Swipe Quest Makes Math Fun By Tossing It Into A Roguelike

By Mark . July 21, 2014 . 1:30pm

Swipe Quest combines grid puzzles, roguelike RPGs, and just a hint of math to make for a bit of a unique game. Published by Evil Indie Games, Swipe Quest has players swiping through huge amounts of enemies, quests, and landscapes in an effort to reach higher and higher experience levels.

 

Like many other roguelikes, players move one of many different adventurers through a randomly generated world, trying to collect as much gold and goodies as possible. The only difference here is that the world is on a grid, similar to games like 2048 or 1024. And besides killing bad guys, players will also have to cut their way through trees and mine their way through boulders.

 

Each enemy, tree, and boulder has a number on it. The player needs a certain number of tools (axes for trees, swords for enemies…) to be able to slice through whatever is in his or her path.

 

 

If two tiles of the same type touch, then the numbers will combine. For example, if a two trees tiles with the number “1” on them touch, then a singular “2” tile is formed, making it harder for the player to cut through it.

 

It requires a bit of quick mental math to keep track of all the numbers, but that is what gives Swipe Quest the feel that it is not just another dungeon crawler, but is actually a puzzle game in disguise.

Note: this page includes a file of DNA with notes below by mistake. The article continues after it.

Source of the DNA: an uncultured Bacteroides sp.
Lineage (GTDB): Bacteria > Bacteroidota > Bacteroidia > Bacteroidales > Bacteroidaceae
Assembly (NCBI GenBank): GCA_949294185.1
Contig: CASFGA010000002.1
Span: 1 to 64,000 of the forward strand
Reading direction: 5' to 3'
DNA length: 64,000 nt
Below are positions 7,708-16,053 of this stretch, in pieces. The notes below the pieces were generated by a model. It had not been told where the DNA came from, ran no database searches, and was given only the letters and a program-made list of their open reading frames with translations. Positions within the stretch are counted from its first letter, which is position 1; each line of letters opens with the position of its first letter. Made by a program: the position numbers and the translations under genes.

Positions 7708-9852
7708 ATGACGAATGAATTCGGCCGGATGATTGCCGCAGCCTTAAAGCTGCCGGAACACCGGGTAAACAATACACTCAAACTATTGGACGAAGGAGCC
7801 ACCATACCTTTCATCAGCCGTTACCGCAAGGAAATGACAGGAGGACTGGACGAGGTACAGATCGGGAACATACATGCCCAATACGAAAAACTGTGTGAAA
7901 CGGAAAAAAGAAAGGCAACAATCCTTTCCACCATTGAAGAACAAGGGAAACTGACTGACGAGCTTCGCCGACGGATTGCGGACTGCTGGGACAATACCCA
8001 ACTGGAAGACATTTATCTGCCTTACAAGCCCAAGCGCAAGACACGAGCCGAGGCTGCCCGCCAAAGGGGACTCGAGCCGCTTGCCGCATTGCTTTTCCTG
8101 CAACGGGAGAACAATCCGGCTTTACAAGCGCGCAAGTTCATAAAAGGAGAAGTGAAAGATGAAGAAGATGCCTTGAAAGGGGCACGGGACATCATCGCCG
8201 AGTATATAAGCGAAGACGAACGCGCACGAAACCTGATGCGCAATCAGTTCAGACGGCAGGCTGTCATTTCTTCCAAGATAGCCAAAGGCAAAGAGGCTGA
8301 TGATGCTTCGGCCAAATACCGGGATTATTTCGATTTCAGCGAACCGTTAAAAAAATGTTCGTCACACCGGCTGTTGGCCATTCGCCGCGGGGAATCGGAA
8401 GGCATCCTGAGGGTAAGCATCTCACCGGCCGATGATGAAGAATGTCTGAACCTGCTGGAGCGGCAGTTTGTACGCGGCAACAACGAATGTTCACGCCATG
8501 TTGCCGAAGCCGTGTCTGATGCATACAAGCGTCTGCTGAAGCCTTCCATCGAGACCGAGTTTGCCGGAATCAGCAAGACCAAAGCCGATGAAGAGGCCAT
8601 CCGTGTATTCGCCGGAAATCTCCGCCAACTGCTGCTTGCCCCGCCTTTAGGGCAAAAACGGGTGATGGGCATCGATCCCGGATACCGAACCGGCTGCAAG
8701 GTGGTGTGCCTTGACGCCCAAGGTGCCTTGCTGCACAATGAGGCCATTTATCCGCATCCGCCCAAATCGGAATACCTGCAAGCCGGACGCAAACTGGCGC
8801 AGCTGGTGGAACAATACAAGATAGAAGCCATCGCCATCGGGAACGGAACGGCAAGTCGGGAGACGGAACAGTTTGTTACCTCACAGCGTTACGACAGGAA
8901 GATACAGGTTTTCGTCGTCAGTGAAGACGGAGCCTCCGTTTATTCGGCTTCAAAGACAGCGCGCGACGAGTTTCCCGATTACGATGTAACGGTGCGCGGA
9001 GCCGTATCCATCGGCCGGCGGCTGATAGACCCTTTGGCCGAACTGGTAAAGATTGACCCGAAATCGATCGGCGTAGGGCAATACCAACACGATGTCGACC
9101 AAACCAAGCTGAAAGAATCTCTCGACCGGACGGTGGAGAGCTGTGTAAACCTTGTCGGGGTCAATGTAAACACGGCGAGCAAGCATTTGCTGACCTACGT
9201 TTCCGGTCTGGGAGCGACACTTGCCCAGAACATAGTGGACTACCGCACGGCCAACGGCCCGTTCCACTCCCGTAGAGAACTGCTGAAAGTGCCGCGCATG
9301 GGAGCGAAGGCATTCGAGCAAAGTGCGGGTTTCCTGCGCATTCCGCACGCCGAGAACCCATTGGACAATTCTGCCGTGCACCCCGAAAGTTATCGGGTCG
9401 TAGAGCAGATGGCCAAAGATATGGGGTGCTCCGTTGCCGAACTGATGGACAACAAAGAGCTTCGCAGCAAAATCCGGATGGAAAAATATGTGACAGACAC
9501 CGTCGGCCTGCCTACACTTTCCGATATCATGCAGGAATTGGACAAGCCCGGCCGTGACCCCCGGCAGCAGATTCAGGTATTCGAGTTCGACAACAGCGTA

Besides collecting tools and gold, which can be used to quickly buy more tools, players also come across random quests. These typically have some element of humor in them, like ‘find three lost cows for some poor, helpless farmer.’ Ultimately, these quests give the gameplay more of a purpose, and keep things fresh and interesting.

 

Swipe Quest is currently available for iOS, Android, Mac, Linux, and PC.


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  • Hound

    “These typically have some element of humor in them, like ‘find three lost cows for some poor, helpless farmer.’”
    How is retrieving a farmer’s livestock humorous?

    I remember back when RPGs were troublesome. Where you’d have to quickly estimate how many turns you’d survive if the enemy hits you for __ dmg and if you’d save yourself the trouble of healing if your healer can do __dmg against a minotaur that lost 58 health in the last 3 turns (since you can’t see their health without wasting a turn.)

  • 60hz

    actually looks interesting… i would grab it if it was free

  • AJ

    I bought it. The swipe controls don’t work at all.

    Unfortunately, the refund period on Google Play for this game appears to be only 15 minutes.

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